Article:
2 - 2.5415739999999998: 85.103.48.224:59350
3 - 2.406679: 78.167.150.108:40395
4 - 2.406679: 78.167.150.108:40395
5 - 1.8946479999999999: 195.175.206.174:51253
6 - 1.8946479999999999: 195.175.206.174:51253
7 - 1.543733: 54.239.167.77:23955
8 - 1.543733: 54.239.167.77:23955
9 - 1.495889: 213.144.123.242:50561
10 - 1.495889: 213.144.123.242:50561

Adding More Columns

Keep defining columns with --col* pattern such as --col3, --col4, --col5.

elb-log-analyzer logs/ --col1=count --col2=client:port --col3=elb_status_code

Example output:

1 - 188 - 54.239.167.83:11419 - 200
2 - 180 - 54.239.167.83:3785 - 200
3 - 174 - 54.239.167.83:25425 - 200
4 - 151 - 54.239.167.83:7662 - 200
5 - 142 - 54.239.167.83:47941 - 200
6 - 128 - 54.239.167.83:3678 - 200
7 - 121 - 54.239.167.83:43780 - 200
8 - 121 - 54.239.167.83:26150 - 200
9 - 94 - 54.239.167.83:53202 - 200
10 - 94 - 176.41.174.153:59649 - 304

SortBy

You can select the column you want the results to be sorted by. Use --sortBy argument and specify the column number.

elb-log-analyzer logs/ --col1=count --col2=client:port --col3=elb_status_code --sortBy=2

Filtering

Filter by prefix

A string can be provided to get values that starts with given string. This can be done using --prefix1 and/or --prefix2 options depending the column that needs to be queried. For example this feature can be used to get number of resources requested starting with certain URL. The command that performs this action would be similar to the one below:

elb-log-analyzer logs/ --col1=count --col2=requested_resource --prefix2=http://example.com:80/article

Example output:

1 - 271: http://example.com:80/article/432236?utm_source=examplecom&utm_campaign=facebook_page&utm_medium=facebook
2 - 124: http://example.com:80/article/432707
3 - 50: http://example.com:80/article/433074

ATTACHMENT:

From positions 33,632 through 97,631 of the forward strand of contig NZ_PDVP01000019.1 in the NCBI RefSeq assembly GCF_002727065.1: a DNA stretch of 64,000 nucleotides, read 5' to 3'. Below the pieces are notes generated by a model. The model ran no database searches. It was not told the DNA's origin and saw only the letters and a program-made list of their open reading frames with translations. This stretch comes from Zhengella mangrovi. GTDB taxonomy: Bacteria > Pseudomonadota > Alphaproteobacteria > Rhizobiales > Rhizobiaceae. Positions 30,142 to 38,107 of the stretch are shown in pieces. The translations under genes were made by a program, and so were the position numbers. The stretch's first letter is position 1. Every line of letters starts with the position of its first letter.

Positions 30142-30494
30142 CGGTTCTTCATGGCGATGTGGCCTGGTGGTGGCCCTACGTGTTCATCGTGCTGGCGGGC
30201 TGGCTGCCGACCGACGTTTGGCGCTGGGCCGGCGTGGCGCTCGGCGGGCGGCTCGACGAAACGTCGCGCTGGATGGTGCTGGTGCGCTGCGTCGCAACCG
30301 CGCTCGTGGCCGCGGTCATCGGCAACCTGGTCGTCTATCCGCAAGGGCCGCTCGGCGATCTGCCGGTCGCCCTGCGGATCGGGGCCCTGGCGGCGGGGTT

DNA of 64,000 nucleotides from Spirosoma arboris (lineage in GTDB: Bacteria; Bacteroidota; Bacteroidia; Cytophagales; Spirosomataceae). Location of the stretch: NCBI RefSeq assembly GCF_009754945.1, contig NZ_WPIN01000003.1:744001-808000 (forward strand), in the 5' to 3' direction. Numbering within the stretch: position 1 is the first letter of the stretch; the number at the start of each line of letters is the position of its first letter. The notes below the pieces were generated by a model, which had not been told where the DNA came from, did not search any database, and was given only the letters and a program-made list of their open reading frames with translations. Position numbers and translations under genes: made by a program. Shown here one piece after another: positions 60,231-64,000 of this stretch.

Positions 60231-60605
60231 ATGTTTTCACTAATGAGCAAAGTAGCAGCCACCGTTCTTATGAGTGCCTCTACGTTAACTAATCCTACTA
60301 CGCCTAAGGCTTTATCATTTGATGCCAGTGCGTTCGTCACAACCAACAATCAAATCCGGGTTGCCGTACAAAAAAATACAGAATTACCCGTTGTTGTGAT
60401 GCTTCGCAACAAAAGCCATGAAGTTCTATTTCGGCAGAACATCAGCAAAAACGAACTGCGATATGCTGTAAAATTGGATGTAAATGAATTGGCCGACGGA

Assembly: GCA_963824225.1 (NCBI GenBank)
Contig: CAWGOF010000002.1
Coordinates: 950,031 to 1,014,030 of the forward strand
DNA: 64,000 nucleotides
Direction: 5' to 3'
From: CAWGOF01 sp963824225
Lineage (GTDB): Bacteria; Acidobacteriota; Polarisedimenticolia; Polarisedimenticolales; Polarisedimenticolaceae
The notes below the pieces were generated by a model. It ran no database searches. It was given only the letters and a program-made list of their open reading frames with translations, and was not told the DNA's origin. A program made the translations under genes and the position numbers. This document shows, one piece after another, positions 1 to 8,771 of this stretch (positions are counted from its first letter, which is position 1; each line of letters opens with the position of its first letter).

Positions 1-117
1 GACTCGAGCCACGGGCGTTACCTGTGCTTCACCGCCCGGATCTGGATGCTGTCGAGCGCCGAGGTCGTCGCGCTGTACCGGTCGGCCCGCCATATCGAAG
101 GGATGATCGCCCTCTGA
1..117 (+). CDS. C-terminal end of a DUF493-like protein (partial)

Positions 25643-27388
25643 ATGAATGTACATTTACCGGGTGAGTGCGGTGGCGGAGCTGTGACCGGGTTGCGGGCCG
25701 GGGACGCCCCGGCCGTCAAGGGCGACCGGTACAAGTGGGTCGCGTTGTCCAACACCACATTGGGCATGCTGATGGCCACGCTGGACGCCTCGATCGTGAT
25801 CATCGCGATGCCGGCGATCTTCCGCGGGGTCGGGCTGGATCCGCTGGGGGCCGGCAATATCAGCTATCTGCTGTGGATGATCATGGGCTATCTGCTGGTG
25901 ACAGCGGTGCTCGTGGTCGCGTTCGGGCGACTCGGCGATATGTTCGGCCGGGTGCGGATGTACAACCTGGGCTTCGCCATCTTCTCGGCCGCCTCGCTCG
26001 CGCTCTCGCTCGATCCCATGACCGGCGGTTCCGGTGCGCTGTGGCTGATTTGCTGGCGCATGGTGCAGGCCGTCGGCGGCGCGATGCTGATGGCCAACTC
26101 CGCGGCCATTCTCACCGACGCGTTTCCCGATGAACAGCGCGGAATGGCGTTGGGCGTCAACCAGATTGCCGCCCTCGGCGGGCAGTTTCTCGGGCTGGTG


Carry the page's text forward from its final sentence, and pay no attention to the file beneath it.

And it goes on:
4 - 44: http://example.com:80/article/433048
5 - 40: http://example.com:80/article/433248
6 - 39: http://example.com:80/article/432229?utm_source=examplecom&utm_campaign=facebook_page&utm_medium=facebook
7 - 38: http://example.com:80/article/432949
8 - 38: http://example.com:80/article/433220
9 - 36: http://example.com:80/article/431448
10 - 35: http://example.com:80/article/432526?utm_source=examplecom&utm_campaign=facebook_page&utm_medium=facebook
Filter by date

You can specify any valid JavaScript date that new Date() successfully processes. Be aware that it does not accept timestamp numbers currently. This is a design choice to enable users to specify only a year, not the whole date string. Example usage is below.

elb-log-analyzer logs/ --start=2015-11-07T18:45:34.501734Z --end=2015-11-07T18:45:34.768481Z

Example output:

1 - 4 - http://example.com:80/images/logo/example-o-logo.png
2 - 4 - http://example.com:80/images/logo/google-play.png
3 - 4 - http://example.com:80/images/icon/collapse.png
4 - 4 - http://example.com:80/images/logo/app-store.png
5 - 4 - http://example.com:80/images/logo/devices.png
6 - 4 - http://example.com:80/img/user/000000000000000000000000
7 - 4 - http://example.com:80/favicon.ico
8 - 2 - http://cf-source.example.com:80/img/719/bound/2r0/54b7cc86d22d31bf16a10f86.webp
9 - 2 - http://cf-source.example.com:80/img/600/300/2r0/502a456a2ab3d1d03300af9a.jpg
10 - 2 - http://cf-source.example.com:80/img/600/300/2r0/55f94dedf5ef747e16a4a640.jpg

The usages below are also acceptable.

elb-log-analyzer logs/ --start=2016
elb-log-analyzer logs/ --start=2016-05-30
elb-log-analyzer logs/ --start=2016/05/30
elb-log-analyzer logs/ --start="2015-11-07 18:45:34"
elb-log-analyzer logs/ --end=2015-11-07T18:45:34.768481Z

Limiting

By default analyzer brings first 10 rows but this can be changed using --limit option. For instance to be able to get 25 rows --limit=25 should be specifiied.

Ascending Order

Analyzer's default behaviour is to bring results in descending order. If ascending order needed, you simply specify -a option.

Version

--version or -v option returns the version of elb-log-analyzer.

elb-log-analyzer -v

Example Output:

v1.3.0

Roadmap

  • Will be usable as a library in addition to CLI usage
  • CLI will run multiple clusters to speed up the process and escape from memory limitations

If you like what you see, consider buying me a coffee ☕️